Participants were advised to proceed through the series of boards posted around the room (see attached PDF containing display boards), providefeedback and questions on post-it notes via the comment boards and/or staff person in each section, and suggest regional/statewide publictransportation links to achieve an interconnected statewide public transportation network using sticky string on a large base map of the state.

    Attendees

    • Bernard Clark, Kerr-Tar Regional Council of Governments• Rhonda Suggs, Beaufort Area Transit• Lamont Jackson, Greenville Area Transit• Reggie Elbert, Greenville Area Transit• Tamara McKinney, Greenville Area Transit• Zina Rhodes, Washington County DSS/Riverlight Transit• Rick Owens, Pitt Community College• Kimberly Riggs, NCDHHS/Vocational Rehabilitation• Diana Wactor, NCDHHS/ Vocational Rehabilitation• Patrick Flanagan, Eastern Carolina RPO• Gloristine Brown, Town of Bethel• Shawn Howard, Lenoir County Transit• Angie Greene, Lenoir County Transit• Juan R. Jefferson, Vance County Senior Center• Ryan Purtle, Greenville MPO• Carol Long, Onslow United Transit System• Don Magoon, Wayne Community College• Joan Gallimore, Greenville AARP• Elena Cameron, Beaufort Area Transit• Patrice Lassiter, Gates County Inter-Regional Transportation

  • III-35

    • Jack Hansel, Greenville AARP • Fred Fontana, Goldsboro-Wayne Transportation Authority • Gronna Jones, Wilson Transit System • Marin Sharpe, Wilson County Transportation Services • James Sammons, Upper Coastal Plain RPO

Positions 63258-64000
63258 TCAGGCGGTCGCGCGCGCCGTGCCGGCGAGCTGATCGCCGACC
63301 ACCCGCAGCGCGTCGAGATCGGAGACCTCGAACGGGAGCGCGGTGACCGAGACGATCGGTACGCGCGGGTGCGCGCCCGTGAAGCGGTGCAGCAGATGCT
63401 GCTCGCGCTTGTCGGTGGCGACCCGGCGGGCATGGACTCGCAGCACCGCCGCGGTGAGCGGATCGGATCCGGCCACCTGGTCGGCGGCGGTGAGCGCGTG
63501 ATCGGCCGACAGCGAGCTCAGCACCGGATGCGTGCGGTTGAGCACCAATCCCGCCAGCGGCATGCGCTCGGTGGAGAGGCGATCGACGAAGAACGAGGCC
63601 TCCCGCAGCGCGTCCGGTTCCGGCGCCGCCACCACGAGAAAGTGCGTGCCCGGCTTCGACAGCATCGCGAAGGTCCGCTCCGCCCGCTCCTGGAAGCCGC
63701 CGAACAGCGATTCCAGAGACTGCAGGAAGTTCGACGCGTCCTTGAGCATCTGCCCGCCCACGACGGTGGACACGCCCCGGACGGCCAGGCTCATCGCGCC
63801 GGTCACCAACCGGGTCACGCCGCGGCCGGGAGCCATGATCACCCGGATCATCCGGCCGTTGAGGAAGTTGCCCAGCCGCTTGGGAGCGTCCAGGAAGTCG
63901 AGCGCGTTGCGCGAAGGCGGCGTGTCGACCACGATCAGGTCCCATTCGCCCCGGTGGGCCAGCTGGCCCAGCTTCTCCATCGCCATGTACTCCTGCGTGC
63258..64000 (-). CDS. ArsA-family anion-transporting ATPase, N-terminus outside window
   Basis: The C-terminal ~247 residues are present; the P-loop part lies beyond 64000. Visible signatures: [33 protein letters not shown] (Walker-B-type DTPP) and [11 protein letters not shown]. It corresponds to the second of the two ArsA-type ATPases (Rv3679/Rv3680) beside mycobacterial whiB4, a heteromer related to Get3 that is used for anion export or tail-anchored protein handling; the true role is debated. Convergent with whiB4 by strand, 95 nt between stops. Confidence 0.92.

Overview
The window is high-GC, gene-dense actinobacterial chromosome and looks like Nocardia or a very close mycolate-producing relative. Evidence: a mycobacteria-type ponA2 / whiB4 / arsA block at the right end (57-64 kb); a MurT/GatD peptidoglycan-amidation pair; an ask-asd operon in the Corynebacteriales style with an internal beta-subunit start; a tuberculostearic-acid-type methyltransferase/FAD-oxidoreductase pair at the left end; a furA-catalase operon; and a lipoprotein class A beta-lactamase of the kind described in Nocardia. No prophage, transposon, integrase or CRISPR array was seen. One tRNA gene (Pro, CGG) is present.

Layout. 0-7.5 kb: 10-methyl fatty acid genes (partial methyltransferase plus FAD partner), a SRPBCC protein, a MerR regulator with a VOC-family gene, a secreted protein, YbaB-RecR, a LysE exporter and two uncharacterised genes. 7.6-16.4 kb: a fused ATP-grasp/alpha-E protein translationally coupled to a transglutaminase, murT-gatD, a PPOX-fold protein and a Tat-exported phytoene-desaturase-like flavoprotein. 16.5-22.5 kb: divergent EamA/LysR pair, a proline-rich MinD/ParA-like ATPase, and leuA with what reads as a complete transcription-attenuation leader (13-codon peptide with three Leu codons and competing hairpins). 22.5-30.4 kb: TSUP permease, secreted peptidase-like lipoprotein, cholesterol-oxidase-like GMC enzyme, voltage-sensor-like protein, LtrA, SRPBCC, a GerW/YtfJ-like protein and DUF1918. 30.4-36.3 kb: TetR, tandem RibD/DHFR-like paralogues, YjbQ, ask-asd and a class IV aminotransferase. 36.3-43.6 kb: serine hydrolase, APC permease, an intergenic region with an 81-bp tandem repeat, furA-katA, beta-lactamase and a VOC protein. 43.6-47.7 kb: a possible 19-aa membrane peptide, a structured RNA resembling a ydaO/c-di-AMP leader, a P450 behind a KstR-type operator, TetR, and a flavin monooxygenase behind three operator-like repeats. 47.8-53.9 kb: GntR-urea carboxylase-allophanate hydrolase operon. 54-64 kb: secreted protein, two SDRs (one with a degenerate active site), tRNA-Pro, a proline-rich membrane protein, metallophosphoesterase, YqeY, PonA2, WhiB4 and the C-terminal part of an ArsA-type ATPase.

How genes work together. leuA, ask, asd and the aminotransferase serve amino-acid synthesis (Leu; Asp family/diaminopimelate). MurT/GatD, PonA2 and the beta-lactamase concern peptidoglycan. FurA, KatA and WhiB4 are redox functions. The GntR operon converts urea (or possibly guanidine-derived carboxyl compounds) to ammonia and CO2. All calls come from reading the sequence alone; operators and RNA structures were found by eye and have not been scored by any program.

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    Southeastern North CarolinaMay 2017 Meeting

    The Southeastern Community meeting of the North Carolina Public Transportation Statewide Strategic Plan was held on May 3, 2017 from 12:30p.m. to 3:30 p.m. at the Bladen Community College Auditorium in Dublin. James Ritchey from Whitman, Requardt & Associates opened themeeting with an overview of the Study. He led the attached presentation describing the Study, the Transit Markets Analysis for the Eastern Southand Wilmington analysis districts, and Strategic Plan Framework. Participants engaged in breakout groups to complete a SWOT (Strengths,Weaknesses, Opportunities and Threats) for North Carolina public transportation. Three Poll Everywhere surveys were completed by theparticipants.

    Attendees